Life on the Mission
Life on the Mission, Film
Vincent Lamberti, 2013
Not to be reproduced without the permission of the copyright holder.Copyright
Lakes Entrance Aboriginal Health Association
Stories of life on the Lake Tyers Aboriginal Mission are shared by Aboriginal Elders Murray Bull, Elvie and Elaine Mullett.
ELVIE BULL: When we'd go out into the bush with our parents, we felt free, and we could wander anywhere we wanted to. There was no restrictions. At the mission, we had to abide by rules and regulations. I think we felt as though we were prisoners within our own land. In the bush, we could do whatever we wanted. We could wander around and pick whatever we wanted from out in the bush, where there were no one there to say, no, you're not allowed to. And we were taught by our parents about our culture, and that's-- I think that was the special times for me.
-My name's Murray Bull, and I was born on the 3rd of October, 1949, out at the Lake Tyers mission. They were the good times. When the tourists would come along in a big tourist boat called Bell Bird, and they would have plastic package, little plastic satchels, and they would have about $0.20 in them, $0.50 in the plastic satchels, and they would throw it to us in the water. And we wouldn't have any swim trunks on, so we'd just sort of dive in the water without any swimming trunks on and show our bums and all that sort of stuff. Yeah, sort of.
So those were the really good times and the best times of the lot.
-When we went to school there, we were taken down to what they call the bath house with the teachers and the manager's wife, who I remember as Mrs. Roll. When we got there, boys bathed in one side of the bath house, and girls were all in the other side, and it was about five to one shower, maybe four in the tub. And we stood in line to have medication.
At times, we would have our hair checked. If we had lice, you'd have no hair left. If you had your hair hanging long, and it was not in a ponytail or anything, you'd have it cut short. Rations were given out in the old building there now. I think it was just so many-- how much sugar depended on how many children were in the family. The same with eggs or flour or any other thing.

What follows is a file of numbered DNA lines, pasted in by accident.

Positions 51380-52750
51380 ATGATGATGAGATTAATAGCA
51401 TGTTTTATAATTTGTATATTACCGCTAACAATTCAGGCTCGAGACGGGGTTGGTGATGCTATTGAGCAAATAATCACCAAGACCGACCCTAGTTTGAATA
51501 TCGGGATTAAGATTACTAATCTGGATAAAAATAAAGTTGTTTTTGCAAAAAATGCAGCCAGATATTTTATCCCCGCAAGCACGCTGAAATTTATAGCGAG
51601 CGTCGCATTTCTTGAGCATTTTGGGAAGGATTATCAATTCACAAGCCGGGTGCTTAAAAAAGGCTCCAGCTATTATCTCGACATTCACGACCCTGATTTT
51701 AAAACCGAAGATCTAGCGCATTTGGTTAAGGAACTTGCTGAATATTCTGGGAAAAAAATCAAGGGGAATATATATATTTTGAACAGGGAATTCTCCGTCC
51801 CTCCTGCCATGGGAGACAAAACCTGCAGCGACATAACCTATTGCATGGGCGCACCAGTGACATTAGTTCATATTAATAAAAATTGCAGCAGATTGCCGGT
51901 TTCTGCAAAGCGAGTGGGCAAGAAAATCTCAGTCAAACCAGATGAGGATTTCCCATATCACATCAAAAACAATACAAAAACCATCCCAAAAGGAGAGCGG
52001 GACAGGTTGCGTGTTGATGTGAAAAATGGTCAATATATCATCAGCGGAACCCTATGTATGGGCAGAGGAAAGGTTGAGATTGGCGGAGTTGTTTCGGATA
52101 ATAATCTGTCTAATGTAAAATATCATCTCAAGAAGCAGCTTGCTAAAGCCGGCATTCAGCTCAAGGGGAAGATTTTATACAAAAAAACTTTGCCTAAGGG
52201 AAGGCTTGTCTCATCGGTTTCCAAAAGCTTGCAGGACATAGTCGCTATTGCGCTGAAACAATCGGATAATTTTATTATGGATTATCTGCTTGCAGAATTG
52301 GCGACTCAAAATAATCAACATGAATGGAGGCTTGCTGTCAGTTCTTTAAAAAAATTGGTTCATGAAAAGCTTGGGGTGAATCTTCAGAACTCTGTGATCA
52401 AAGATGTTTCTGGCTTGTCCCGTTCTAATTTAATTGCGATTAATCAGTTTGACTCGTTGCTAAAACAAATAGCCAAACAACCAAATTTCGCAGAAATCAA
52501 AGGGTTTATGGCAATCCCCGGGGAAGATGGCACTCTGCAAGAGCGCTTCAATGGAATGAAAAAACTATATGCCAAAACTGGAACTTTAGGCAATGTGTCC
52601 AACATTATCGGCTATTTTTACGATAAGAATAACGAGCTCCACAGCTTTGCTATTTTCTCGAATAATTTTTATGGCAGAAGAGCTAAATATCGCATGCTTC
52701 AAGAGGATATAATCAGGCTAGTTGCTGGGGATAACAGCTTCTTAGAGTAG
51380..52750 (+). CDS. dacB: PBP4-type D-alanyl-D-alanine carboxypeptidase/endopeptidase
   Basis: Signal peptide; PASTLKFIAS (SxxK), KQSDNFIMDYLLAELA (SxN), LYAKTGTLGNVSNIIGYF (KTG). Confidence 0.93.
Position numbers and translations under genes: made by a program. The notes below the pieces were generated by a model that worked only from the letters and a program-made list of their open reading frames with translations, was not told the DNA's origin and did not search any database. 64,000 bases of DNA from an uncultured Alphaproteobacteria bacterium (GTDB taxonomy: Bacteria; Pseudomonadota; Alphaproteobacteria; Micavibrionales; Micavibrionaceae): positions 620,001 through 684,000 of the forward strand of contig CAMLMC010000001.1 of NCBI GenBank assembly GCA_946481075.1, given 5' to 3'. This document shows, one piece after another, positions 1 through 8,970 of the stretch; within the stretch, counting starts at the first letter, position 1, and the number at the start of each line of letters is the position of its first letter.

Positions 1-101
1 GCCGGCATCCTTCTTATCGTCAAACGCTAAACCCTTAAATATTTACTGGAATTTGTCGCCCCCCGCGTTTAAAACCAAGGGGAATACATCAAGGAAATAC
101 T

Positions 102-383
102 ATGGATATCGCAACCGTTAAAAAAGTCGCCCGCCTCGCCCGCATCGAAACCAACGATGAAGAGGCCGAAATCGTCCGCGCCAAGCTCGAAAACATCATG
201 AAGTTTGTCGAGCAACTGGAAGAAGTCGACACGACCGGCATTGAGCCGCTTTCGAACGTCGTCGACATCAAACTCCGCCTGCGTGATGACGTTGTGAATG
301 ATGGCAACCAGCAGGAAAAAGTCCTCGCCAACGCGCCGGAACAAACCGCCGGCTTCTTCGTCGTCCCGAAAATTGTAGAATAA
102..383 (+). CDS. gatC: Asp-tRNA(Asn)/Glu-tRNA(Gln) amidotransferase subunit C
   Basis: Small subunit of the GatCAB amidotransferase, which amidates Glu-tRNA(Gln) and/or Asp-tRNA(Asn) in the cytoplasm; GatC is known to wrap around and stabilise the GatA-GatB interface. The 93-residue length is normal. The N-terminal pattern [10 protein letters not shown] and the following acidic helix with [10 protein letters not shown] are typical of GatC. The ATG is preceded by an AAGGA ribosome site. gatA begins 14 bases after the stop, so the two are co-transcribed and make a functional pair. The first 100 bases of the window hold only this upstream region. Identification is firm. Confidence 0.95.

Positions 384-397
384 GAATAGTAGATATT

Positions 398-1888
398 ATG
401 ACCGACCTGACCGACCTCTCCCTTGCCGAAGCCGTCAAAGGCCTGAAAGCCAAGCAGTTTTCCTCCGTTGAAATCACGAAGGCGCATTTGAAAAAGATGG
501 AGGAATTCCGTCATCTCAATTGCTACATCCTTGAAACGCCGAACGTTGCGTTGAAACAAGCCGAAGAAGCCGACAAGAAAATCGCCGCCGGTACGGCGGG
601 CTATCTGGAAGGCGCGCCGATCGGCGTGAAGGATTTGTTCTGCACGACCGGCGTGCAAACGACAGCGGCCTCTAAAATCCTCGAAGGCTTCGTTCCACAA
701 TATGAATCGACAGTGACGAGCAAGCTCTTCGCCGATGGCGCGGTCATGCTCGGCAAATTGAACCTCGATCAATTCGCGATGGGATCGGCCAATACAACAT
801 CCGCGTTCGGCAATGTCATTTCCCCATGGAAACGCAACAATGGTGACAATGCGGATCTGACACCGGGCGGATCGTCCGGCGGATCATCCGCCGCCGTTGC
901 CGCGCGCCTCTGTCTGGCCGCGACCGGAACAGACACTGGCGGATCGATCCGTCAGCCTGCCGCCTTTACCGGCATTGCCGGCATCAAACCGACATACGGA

I think the painful times were when we had to do what we were told by manager, what we had to do and what we weren't allowed to do and what we were allowed to do. To me, thinking back, it wasn't really bad times. We may have been under welfare in those days, but they were happy times that we enjoyed, and there were sad times that we didn't enjoy.
I recall when we went to school, we used to line up for-- we'd have bread and jam and hot cocoa, and yeah, we enjoyed those times. And we'd go up, but there's a big old pine tree that still stands to this day. And when we were kids, we'd go up and collect the pine cones that had fallen, and we'd make nests there and put the pine cones in the nest, and we'd sit on them to make out we were chooks. I mean, they were happy times.
Mom and Dad would wander down to their lakeshore, and we'd go with them. And we'd walk into the water with them, and we'd all twirl the weeds around the saplings and pull the weed in, and we didn't have knives. We'd have broken glass, and we'd cut the weed, and that way, that's how we'd catch shrimp and crabs and to do the fishing with. And when the prawns were there, we were taught also to-- we didn't have nets. They'd make nets out of chook wire.
And we were also taught to put our feet into the sand. This was through the daytime when you could not see the prawn, but we'd put our feet and put it into the sand and push it along, and if we got a prick in the toe, then we knew there was a prawn, and we'd reach down and grab it. And we'd sit for hours on end, while I threw their fishing lines out. And we'd just sit there and watch the world go by, and I think that was very special.